Commending Finra on its efforts to improve its exam program

Regulator's actions can serve as a model for the SEC and others on incorporating industry feedback to improve regulatory programs

Dec 2, 2019 @ 12:23 pm

By Dale Brown

Assisting the Financial Industry Regulatory Authority Inc. in its ongoing effort to enhance the effectiveness of its examination program has been one of our long-standing priorities. In 2017, we submitted a comment letter containing several key suggestions for improving the transparency, consistency and efficiency of Finra's exams, and we have continued to discuss potential improvements in our day-to-day dialogue with the regulator, as well.

With this in mind, we commend Finra for its recently announced enhancements to its exam program, including initiatives to improve examiner expertise in member firms' operations and risks; strengthen its risk-based exam framework; and bolster transparency with improved information sharing, among other measures.

Many of the improvements Finra has announced are consistent with the suggestions we made in 2017. We appreciate the regulator's sincere efforts to act upon feedback from our industry, and we hope that the Securities and Exchange Commission and other regulatory agencies will view Finra's approach as a model for enhancing their own programs and processes.

In particular, we believe the following changes to Finra's exam program will drive substantial improvements:

1. Enhancing the risk-based examination framework. One of Finra's overarching goals in strengthening its examination program has been to more effectively align examination resources with the risk profile and complexity of its member firms. Among the benefits of this approach, we believe, will be more targeted examinations, greater transparency and a streamlined process overall.

Among the constructive steps Finra has announced in this regard are a phased revision of its program structure based on the business models of member firms; combining its financial, business conduct, and trading examination programs into a single program to enable more consistent and effective oversight; and reevaluating its deployment of resources to focus on firms and representatives that pose greater risk.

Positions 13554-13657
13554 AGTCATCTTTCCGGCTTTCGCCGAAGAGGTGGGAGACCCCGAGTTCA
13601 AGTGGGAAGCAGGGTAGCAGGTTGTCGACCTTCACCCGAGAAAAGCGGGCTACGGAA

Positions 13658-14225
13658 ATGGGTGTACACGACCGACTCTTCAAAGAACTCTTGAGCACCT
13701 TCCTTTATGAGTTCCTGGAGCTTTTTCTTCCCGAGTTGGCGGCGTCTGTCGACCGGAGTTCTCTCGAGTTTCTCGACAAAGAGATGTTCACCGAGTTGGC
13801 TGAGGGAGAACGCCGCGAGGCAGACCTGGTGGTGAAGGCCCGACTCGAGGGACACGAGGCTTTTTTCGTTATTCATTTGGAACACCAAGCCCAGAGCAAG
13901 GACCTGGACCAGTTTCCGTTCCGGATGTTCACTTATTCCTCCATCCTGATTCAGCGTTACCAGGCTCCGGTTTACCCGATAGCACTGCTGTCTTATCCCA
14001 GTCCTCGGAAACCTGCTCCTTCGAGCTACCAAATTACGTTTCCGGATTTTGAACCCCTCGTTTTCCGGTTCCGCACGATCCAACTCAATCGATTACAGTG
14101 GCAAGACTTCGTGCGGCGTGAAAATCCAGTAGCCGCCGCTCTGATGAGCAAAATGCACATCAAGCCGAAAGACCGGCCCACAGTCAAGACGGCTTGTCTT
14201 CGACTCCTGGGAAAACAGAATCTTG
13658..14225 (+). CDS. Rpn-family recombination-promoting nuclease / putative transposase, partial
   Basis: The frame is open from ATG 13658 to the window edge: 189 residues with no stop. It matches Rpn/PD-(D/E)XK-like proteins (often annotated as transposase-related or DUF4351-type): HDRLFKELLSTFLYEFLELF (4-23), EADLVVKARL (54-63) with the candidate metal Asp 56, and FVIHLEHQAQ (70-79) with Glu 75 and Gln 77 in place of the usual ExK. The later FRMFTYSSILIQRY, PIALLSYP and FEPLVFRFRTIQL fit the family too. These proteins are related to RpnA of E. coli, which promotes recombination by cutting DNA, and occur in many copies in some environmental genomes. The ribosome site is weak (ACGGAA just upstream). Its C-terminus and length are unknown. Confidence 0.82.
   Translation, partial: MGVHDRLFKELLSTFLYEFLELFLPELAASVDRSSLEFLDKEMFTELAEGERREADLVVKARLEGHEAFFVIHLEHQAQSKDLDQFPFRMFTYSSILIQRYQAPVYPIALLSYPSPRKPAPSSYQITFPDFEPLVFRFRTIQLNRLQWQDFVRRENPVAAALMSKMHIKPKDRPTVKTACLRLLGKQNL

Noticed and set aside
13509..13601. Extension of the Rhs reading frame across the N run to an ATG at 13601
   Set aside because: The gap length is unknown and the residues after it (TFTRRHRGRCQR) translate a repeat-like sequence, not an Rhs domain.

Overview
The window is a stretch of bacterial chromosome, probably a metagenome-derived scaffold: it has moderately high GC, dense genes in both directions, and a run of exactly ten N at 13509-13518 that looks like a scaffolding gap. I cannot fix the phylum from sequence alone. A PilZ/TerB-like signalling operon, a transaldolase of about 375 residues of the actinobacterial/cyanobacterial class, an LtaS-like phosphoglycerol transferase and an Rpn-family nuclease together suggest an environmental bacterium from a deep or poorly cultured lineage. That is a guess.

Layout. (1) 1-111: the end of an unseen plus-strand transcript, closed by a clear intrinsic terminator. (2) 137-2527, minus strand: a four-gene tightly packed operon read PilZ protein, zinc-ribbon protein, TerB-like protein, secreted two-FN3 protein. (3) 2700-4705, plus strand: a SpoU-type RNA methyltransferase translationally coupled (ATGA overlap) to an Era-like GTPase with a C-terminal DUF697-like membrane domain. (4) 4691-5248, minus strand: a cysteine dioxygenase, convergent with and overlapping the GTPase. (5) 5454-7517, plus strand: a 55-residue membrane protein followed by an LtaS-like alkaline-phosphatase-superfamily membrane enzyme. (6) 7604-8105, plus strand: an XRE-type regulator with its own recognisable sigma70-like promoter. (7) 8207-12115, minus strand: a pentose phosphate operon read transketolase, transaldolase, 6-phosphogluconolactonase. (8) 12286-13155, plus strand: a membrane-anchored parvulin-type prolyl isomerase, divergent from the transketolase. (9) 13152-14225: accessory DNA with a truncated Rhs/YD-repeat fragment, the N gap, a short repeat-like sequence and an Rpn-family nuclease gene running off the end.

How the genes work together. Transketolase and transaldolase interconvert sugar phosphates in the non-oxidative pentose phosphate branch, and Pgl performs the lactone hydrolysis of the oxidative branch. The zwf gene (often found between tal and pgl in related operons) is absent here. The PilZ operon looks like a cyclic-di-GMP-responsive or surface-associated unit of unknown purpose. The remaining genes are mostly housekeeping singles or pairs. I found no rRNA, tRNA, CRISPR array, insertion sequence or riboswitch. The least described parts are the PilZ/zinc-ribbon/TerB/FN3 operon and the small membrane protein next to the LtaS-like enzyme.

2. Improving examiner expertise in firm operations and risks. Independent broker-dealers, like much of the industry, has seen significant evolution over the past decade. The IBD model, in particular, has its own unique features and complexities that are important for examiners to understand

We are pleased that Finra is enhancing its training programs to strengthen examiners' familiarity with specific business models' operations and risks, such as those of IBDs. It is also designing a uniform training program for new examiners and finding ways to leverage firms' and fellow regulators' expertise to expand business model-specific training, among other measures. These improvements will help increase consistency and allow our members and examiners to better work together throughout the exam process.

3. Improving information sharing with member firms. Our members have appreciated Finra's efforts to share information on the exam process through vehicles such as regular exam status reports. However, they have also indicated that the effectiveness of these communications vehicles could be increased through more robust and consistent updates.

Fortunately, Finra has listened to our concerns on this topic, and has signaled their commitment to improving information sharing via direct dialogue between firms and exam management teams and more extensive discussions on exam findings.

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We applaud Finra's efforts to continually strengthen its examination program. We hope this serves as a model for the SEC and other regulators to incorporate feedback from industry participants to improve regulatory programs. This process helps ensure the programs are helpful and effective for all involved — ultimately benefiting Main Street investors.

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Dale Brown is president and CEO of the Financial Services Institute.


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